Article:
An interesting article by Sue Mitchell called Air temperatures in the Arctic are driving system change was published in the newsprovider phys.org recently stating that air temperature is the "smoking gun" behind climate change in the Arctic.
The article is based on a study or a paper that was published in the journal Environment Research Letters which is a special issue on Arctic climate change indicators. According to the article "The Arctic system is trending away from its 20th century state and into an unprecedented state, with implications not only within but beyond the Arctic," according to lead author Jason Box of the Geological Survey of Denmark and Greenland in Copenhagen.
Several University of Alaska Fairbanks researchers are co-authors on the paper, which says that "increasing air temperatures and precipitation are drivers of major changes in various components of the Arctic system."
The study combines observations of physical climate indicators that has never been done before. Those indicators are key pieces of information that capture the essence of a system. The authors of the study correlated records of observations from 1971 to 2017 of nine key indicators that are air temperature, permafrost, hydroclimatology, snow cover, sea ice, land ice, wildfires, tundra and terrestrial ecosystems and carbon cycling. Those indicators correlate with rising temperatures, pointing to a warming climate and a fundamental change in the Arctic.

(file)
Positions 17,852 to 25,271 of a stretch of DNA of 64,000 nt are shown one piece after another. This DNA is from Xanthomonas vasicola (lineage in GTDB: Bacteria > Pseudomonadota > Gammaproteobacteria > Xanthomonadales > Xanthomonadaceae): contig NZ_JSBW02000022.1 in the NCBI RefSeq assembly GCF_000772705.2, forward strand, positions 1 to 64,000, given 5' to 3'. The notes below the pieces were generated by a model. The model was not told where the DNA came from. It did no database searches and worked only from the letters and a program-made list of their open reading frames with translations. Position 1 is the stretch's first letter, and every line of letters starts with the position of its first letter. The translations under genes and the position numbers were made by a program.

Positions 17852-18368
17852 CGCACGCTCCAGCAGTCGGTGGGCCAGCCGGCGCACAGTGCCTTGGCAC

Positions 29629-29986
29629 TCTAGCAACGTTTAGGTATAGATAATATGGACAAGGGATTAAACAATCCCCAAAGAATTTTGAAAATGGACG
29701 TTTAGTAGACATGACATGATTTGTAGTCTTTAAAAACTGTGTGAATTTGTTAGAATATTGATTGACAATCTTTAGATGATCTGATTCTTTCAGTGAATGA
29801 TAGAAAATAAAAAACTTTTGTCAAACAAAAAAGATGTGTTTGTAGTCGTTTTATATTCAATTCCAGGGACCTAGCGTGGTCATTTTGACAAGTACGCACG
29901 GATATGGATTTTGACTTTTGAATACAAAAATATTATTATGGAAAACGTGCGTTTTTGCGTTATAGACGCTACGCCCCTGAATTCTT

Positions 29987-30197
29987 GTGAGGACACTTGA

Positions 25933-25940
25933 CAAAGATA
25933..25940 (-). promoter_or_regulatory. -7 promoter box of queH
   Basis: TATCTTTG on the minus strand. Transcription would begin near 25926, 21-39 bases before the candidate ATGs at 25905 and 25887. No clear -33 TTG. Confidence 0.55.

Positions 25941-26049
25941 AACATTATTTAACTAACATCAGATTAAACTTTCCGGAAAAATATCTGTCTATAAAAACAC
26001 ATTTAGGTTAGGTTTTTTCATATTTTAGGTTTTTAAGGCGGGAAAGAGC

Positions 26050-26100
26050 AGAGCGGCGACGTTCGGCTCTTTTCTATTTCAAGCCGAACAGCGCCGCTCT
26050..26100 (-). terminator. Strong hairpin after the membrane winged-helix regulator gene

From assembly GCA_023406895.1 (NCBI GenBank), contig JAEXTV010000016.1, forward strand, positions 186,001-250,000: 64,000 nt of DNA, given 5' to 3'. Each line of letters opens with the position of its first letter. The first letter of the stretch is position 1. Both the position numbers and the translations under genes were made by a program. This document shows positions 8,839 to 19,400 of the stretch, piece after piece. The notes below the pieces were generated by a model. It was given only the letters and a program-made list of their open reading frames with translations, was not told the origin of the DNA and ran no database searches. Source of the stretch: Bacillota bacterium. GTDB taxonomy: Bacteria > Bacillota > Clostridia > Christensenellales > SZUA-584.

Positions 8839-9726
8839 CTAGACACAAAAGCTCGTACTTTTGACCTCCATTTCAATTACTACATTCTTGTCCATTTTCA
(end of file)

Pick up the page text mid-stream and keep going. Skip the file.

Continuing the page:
"The Arctic system is trending away from its 20th century state and into an unprecedented state, with implications not only within but beyond the Arctic," according to lead author Jason Box of the Geological Survey of Denmark and Greenland in Copenhagen.
"Because the Arctic atmosphere is warming faster than the rest of the world, weather patterns across Europe, North America and Asia are becoming more persistent, leading to extreme weather conditions. Another example is the disruption of the ocean circulation that can further destabilize climate: for example, cooling across northwestern Europe and strengthening of storms," said Box.
The article by Sue Mitchell ends on saying "The authors of the study hope that these indicator-based observations provide a foundation for a more integrated understanding of the Arctic and its role in the dynamics of the Earth's biogeophysical systems."